Peat fires are messy fires. They burn significantly longer, are harder to extinguish, and release significantly higher amounts of carbon dioxide and methane into the atmosphere. These greenhouse gases contribute to the climate conditions that ripened Alberta’s boreal forest for the beast, creating a positive feedback loop.
The fires also burn deep. After a wildfire tore through Slave Lake, displacing the town’s 7,000 residents and destroying 374 structures, Waddington’s research team discovered the fire reached depths of five feet. When peat makes contact with a fire, it combusts at a temperature lower than flame but still smolders. Because the peat is porous, oxygen fuels the flame and carries it beneath the surface, where it becomes elusive. These deeper burns mean more legacy carbon accumulated over centuries is instantly released. Only a few days after the Fort McMurray fire started, crews suspected it had burrowed underground while it surged forward; ground cover with little moisture provided an easy entry point for the flames. Traveling undetected for miles and immune to the changing seasons above it, the flame reemerges far from the original fire. This becomes a threat: Fire crews digging perimeter lines have been caught by a flare-up from underground.
“It can take weeks to months, and certainly potentially over winter, for those smoldering fires to go out,” says Waddington.
In 1997, underground peat fires in Indonesia spewed tons of carbon dioxide and methane into the atmosphere, by some estimates making up nearly half of all global carbon emissions for the year. In 2010, massive fires spread throughout Russia’s peat, contributing to the deaths of 56,000 from poor air quality. Last year’s peat fires in Indonesia were the worst on record, torching an area the size of Massachusetts. Canadians need not worry about fires reaching these extremities: Both Russia and Indonesia drain their peat reserves to make room for agriculture, a practice that significantly increases the risk of long burns at the cost, in Indonesia especially, of extensive damage to wildlife habitat. Still, Canada has 30 times as much peat as Indonesia has; more than 680,000 square miles mix with the boreal topography.
Experts fear things will only get worse. Two of Canada’s costliest fires, both in Alberta, have occurred over the last five years. Research by Uldis Silins, professor of forest hydrology at the University of Alberta in Edmonton, shows that over the past five decades, as suppression policy reigned, the total area burned in Alberta decreased. But when he and his colleagues looked at the sizes of the largest fires, they found that the past 15 years saw increasingly large blazes. “As burning conditions change, under extreme fire weather conditions, that’s when we go beyond our capability to suppress them,” he says.
Sometimes it takes a destructive fire to change policy. Before the Slave Lake fire, Maria Sharpe’s job didn’t exist. As wildfire management specialist at the Lac La Biche Fire Centre, a division of the provincial government, Sharpe develops preventive fire strategy. Her district and Fort McMurray are the only two in the province to have developed wildfire management plans; while Lac La Biche has executed its plan, Fort McMurray’s was still in the works when the beast hit.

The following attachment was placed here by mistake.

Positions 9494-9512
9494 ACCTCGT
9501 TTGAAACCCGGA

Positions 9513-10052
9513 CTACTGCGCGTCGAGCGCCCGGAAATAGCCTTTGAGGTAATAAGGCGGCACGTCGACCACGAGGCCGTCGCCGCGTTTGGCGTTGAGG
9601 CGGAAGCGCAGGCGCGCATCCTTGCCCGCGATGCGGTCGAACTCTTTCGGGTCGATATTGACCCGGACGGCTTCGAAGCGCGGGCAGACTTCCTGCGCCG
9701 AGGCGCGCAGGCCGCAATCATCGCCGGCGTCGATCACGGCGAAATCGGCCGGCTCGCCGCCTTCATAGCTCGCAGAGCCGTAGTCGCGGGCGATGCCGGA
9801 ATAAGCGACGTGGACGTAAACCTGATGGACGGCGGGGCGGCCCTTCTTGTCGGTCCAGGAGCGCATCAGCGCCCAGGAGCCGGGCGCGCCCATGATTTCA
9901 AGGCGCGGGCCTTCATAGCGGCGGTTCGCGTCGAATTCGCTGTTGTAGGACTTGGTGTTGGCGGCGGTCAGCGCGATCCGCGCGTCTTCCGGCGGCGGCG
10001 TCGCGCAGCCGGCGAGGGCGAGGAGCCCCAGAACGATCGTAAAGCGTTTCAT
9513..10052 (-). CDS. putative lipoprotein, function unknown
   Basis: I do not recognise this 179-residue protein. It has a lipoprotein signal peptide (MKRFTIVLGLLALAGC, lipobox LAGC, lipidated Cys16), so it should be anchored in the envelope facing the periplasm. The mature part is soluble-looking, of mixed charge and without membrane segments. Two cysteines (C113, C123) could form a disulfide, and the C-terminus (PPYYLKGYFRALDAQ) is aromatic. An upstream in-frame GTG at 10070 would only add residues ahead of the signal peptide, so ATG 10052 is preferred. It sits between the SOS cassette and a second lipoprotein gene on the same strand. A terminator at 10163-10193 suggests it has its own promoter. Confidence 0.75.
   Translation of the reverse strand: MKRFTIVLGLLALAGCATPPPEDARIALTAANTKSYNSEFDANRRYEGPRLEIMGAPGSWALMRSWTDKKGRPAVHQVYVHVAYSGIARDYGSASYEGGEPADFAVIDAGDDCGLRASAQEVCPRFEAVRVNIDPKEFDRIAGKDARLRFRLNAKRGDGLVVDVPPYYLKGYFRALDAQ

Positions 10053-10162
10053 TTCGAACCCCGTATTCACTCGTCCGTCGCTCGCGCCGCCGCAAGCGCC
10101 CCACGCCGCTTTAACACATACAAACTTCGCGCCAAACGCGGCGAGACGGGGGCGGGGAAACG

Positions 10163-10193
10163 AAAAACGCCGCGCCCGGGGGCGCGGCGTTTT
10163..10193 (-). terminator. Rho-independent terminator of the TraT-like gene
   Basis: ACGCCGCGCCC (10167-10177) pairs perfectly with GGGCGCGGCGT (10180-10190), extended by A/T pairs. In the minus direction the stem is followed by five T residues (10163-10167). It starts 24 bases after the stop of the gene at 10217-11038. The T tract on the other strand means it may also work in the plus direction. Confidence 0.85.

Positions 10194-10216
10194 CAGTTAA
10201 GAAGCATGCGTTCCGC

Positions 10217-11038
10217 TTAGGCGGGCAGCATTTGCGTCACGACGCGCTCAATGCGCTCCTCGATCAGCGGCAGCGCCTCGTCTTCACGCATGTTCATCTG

With careful planning, forestry experts have ways to mitigate the power of megafires. Deliberate burning of forest, called a prescribed burn, and allowing natural fires to burn under close supervision are strategies that make sense from an ecological perspective. “Large tracts of mature forest just aren’t natural,” says Sharpe.
But they can be a tough sell to the public. After 400 families in Los Alamos, New Mexico, lost their homes when a prescribed fire burned out of control in 2000, the public’s tolerance for the forest management strategy sank. Residents of a California town almost turned violent when officials told them that a naturally occurring fire threatening their homes had not been put out right away, so it could clean up accumulated fuels. And burned tracts accenting untouched forest lack the aesthetic appeal many want when they think of forests. Experts worry that if changes don’t come quickly enough, Canada will see more fires like Fort McMurray’s.
While cooler temperatures and softer wind has slowed the fire’s progress this week, it will likely take months for it to go out. “At this point, only weather can kill it,” says Gauthier. The plan for the fire crews now is to guide it, using a nuanced mix of science and intuition, away from homes and other structures.
More than a week after the fire forced Gauthier’s evacuation, the peat continues to frustrate support crews. As the northern sun begins to set over a road 18 miles south of Fort McMurray at around 9:30 p.m. on May 11, acrid smoke drifts gently off the burned peat and hangs heavily in the air. Bulldozers are effective at turning over the peat to extinguish it, but the work is slowed by uprooted trunks, called jackpots by fire crews, littering the ground.
A crew from Fort McMurray relies on a repurposed HydroSeeder to spray down the smoldering peat. With each blast of water, fires pop up somewhere else in Whac-a-Mole fashion. The crew is tired of traversing the section of highway since early morning, and there is little to show for the day’s work.